Much of the trail is on wooden boardwalks with signs pointing you in the right direction when you come to an intersection. Some parts are a dirt walking trail, sometimes uneven and narrow. All the paths lead through stunning areas of the park. Just look at some of these photos from my visit!
Leaving Plitviče Lakes
When it comes time to leave, you will likely find yourself in some far off part of the park and need to catch a boat or train to get back to the entrance. I recommend leaving plenty of time for this. The day we were there, the time we needed to leave to catch the bus coincided with clouds coming over the park and even a little rain. This meant that when we arrived at the pier to catch the boat back to the starting point, there was a huge line as everyone tried to leave at the same time. We waited over half an hour to get on the boat.
While it wasn’t when we were leaving, there was also a wait when we wanted to catch the train from one end of the park to the other. There were too many people for the first one that came along, and we had to wait another fifteen minutes for the next one.
The Bus back to Zadar
When you get back to the bridge crossing over the road, cross over it and make your way back to where you got off the bus. On the other side of the road, you will see a little small wooden hut. This is the bus station. About half an hour before your bus is due, someone will come and sit in the ticket office and you will be able to buy your ticket here. We did consider buying our return tickets on line beforehand, but we didn’t know how long we would spend in the park.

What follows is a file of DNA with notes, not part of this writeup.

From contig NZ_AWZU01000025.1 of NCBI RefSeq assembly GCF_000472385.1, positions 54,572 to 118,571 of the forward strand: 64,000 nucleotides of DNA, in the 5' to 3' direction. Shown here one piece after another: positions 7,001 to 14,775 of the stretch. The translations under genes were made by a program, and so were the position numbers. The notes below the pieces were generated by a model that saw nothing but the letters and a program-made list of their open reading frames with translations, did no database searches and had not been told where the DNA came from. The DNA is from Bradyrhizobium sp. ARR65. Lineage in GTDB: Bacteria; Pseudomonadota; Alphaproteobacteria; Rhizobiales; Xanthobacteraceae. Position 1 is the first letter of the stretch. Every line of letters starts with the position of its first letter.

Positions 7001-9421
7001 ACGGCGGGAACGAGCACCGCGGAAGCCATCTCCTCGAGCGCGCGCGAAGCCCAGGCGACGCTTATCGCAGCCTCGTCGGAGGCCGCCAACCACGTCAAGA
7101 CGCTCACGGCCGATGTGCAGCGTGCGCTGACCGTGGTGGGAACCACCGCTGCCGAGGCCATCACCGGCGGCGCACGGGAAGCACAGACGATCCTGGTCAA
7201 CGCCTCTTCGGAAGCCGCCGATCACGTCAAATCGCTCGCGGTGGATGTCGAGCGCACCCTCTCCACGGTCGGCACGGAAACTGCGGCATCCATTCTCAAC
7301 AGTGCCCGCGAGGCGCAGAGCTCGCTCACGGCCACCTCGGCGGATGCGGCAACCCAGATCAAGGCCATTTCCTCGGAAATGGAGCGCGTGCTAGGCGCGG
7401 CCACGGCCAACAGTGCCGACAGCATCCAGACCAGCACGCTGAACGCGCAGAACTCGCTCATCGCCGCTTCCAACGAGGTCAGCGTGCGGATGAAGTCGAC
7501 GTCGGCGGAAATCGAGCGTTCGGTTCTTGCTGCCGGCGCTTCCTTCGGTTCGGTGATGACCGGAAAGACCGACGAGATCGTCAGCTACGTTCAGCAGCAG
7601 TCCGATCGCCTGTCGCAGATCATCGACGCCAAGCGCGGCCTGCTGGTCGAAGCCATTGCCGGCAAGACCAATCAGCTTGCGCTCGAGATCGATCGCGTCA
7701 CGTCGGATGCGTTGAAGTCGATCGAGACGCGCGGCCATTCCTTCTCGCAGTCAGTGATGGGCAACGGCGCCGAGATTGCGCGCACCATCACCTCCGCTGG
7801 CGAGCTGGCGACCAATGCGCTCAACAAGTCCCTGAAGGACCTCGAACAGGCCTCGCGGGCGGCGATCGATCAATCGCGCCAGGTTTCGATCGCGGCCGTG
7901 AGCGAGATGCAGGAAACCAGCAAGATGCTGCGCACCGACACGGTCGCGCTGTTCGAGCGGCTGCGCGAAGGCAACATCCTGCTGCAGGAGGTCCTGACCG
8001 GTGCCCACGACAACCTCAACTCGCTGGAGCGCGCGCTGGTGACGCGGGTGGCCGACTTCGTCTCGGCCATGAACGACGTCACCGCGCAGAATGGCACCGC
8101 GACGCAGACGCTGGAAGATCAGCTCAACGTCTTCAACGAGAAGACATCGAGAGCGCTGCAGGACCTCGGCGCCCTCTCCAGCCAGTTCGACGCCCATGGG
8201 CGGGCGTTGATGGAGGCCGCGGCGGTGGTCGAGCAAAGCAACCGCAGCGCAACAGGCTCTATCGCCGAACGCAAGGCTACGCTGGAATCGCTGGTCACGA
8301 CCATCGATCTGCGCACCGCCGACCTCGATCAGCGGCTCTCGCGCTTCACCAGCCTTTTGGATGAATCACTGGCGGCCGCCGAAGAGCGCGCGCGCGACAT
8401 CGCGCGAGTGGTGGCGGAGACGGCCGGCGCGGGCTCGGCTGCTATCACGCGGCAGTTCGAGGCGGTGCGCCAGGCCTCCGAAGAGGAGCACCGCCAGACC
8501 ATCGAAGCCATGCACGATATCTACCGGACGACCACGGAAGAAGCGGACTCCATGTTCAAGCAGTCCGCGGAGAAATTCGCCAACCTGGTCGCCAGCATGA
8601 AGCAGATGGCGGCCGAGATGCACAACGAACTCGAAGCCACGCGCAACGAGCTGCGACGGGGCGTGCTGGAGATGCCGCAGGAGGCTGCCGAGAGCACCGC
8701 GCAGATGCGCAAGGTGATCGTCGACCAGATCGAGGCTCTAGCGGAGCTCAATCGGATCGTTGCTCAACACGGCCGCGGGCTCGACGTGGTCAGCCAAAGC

We loved our day at Plitviče Lakes National Park. If anything I would have liked to spend more time exploring the park. If I could do it all again I would stay overnight at one of the nearby accommodation options so I could access the park as soon as it opens.
The bus trip was easy to book and ran pretty much on schedule. It was clean and comfortable, and we had reasonable wifi in both directions. Like all buses in Croatia, if you are bringing luggage with you, expect to pay a small amount to stow it underneath the bus.
Not convinced to take the bus? Or coming from somewhere else? Have a look at these tours that will take you to Plitviče Lakes National Park.
Want to have a look at the accommodation options at Plitviče Lakes National Park? Click through to Booking.com for all the best deals and prices.
For more information about Plitviče Lakes National Park visit the official website here.
What about the rest of Croatia? Here is my post on what else we got up to during our visit, including where to sit on the Iron Throne for free in Dubrovnik.
Josie is a forty-something budget traveller. She only discovered travel in her late thirties, but since then has travelled extensively including taking an adult gap year. She is now based in Australia and loves sharing all she has learned about travelling on a budget but with the comforts a Gen Xer requires.